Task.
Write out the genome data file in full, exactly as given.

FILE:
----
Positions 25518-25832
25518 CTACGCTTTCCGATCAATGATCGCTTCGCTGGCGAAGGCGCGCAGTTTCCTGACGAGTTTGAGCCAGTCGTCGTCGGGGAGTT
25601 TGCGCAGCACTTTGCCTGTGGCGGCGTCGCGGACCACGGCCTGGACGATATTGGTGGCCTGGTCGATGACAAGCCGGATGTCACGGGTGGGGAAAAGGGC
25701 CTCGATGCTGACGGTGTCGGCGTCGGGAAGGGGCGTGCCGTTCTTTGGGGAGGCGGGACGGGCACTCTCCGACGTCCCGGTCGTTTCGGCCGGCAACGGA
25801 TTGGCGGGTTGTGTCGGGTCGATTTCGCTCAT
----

Positions 25518-25832
25518 CTACGCTTTCCGATCAATGATCGCTTCGCTGGCGAAGGCGCGCAGTTTCCTGACGAGTTTGAGCCAGTCGTCGTCGGGGAGTT
25601 TGCGCAGCACTTTGCCTGTGGCGGCGTCGCGGACCACGGCCTGGACGATATTGGTGGCCTGGTCGATGACAAGCCGGATGTCACGGGTGGGGAAAAGGGC
25701 CTCGATGCTGACGGTGTCGGCGTCGGGAAGGGGCGTGCCGTTCTTTGGGGAGGCGGGACGGGCACTCTCCGACGTCCCGGTCGTTTCGGCCGGCAACGGA
25801 TTGGCGGGTTGTGTCGGGTCGATTTCGCTCAT